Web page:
The last few days have been wonderful after the rains. Sunshine, warmth, blue skies. Summer in fact, and it has brought into the flower the first of the late summer flowers.
I have never grown Black-eyed Susan-Thunbergia alata before, but I will again. I have it growing in a pot, supported by a cane trellis on my south facing patio, and it is doing very well. From researching plants called Black eyed Susan I have learned that the plant I am growing is a native of East Africa, and is a tender climber. In the USA, the plant of that name is a perennial, Rudbeckia hirta, and is the state flower of Maryland. I can see why both are called Black eyed, but I wonder who the original Susan was?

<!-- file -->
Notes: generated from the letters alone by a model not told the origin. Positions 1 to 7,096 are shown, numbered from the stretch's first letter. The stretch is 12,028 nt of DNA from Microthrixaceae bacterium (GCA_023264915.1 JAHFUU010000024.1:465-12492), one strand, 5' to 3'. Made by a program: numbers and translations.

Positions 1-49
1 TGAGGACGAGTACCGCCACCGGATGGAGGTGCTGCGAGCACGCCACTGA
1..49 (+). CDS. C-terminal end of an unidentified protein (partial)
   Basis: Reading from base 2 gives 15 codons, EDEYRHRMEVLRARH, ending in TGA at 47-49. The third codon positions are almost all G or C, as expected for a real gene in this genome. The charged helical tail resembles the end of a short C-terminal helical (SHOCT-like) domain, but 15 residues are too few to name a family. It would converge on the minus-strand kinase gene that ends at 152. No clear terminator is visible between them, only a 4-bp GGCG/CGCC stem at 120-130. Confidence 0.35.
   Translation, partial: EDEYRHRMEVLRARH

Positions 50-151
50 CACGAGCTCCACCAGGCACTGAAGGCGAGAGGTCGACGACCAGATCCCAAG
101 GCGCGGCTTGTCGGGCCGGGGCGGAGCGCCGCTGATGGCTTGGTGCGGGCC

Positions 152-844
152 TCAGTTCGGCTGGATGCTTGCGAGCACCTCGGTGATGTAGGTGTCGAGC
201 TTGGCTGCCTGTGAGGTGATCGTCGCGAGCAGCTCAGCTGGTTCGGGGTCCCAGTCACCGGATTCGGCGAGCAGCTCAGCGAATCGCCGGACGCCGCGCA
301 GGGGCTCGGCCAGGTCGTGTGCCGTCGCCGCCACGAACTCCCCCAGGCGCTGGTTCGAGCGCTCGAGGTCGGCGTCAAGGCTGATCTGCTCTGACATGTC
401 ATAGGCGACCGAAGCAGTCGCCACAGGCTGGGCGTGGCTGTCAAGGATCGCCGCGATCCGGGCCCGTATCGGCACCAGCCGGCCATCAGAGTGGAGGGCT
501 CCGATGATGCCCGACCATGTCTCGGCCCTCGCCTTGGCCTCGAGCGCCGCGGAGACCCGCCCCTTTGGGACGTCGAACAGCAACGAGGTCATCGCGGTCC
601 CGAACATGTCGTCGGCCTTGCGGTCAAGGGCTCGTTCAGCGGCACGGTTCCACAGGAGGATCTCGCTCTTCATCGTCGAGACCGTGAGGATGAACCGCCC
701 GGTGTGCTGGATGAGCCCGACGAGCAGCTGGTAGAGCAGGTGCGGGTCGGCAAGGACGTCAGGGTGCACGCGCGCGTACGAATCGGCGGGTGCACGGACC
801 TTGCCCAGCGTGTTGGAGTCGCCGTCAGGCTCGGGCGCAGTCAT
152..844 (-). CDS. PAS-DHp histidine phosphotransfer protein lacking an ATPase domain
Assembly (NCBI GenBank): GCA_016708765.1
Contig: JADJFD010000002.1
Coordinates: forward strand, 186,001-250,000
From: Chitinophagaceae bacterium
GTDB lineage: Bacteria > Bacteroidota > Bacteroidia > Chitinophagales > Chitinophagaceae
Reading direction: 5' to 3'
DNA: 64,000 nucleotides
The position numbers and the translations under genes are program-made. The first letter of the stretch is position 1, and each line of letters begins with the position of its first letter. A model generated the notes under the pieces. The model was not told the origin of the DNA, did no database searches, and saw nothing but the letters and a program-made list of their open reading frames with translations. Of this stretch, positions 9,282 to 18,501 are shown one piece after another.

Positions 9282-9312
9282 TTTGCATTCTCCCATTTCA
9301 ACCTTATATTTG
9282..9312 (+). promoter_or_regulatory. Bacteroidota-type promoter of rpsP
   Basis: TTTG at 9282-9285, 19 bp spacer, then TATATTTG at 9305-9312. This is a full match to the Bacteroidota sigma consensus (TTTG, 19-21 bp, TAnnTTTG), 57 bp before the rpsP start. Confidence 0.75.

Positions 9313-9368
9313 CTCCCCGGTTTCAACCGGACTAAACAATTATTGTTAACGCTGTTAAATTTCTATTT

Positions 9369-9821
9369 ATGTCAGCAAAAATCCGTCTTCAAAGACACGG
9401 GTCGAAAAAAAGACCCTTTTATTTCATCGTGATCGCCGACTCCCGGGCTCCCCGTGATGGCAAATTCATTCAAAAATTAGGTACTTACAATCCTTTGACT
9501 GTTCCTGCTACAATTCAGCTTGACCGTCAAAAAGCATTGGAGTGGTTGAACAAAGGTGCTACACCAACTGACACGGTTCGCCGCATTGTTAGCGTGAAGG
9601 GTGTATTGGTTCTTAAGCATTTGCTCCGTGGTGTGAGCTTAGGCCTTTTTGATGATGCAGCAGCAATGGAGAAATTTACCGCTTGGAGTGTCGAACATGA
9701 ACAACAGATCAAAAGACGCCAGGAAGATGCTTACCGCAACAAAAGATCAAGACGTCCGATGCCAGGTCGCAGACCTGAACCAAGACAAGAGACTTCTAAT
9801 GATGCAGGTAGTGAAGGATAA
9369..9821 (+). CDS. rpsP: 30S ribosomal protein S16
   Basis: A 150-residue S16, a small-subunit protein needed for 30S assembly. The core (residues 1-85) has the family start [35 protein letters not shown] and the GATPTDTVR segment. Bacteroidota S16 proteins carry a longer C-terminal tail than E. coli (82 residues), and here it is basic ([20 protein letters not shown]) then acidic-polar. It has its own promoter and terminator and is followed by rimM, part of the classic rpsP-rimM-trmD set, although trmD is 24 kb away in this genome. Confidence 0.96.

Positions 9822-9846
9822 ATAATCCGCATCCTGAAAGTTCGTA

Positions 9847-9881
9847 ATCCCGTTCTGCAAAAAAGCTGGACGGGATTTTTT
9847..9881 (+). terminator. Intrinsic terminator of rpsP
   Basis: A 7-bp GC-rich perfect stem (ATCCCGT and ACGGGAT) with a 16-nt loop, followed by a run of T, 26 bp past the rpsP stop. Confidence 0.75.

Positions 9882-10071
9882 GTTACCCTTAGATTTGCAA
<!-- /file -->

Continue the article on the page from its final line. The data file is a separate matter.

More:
The second plant is one I really love. This is common myrtle, Myrtus communis, fragrant in the leaf and stem and beloved of Victorian brides who included sprigs of myrtle in their wedding bouquets, as I discovered brides in Israel still do today.
A little research seems to suggest myrtle was considered to be an aphrodisiac, and in classical times it was a symbol of youth and beauty. Aphrodite was said to have concealed herself behind a myrtle bush after she arose naked from the sea!
I have two forms, the plain glossy leaved version and this variegated variety which has an airier appearance. It is covered in flower buds and on sunny days attracts many insects.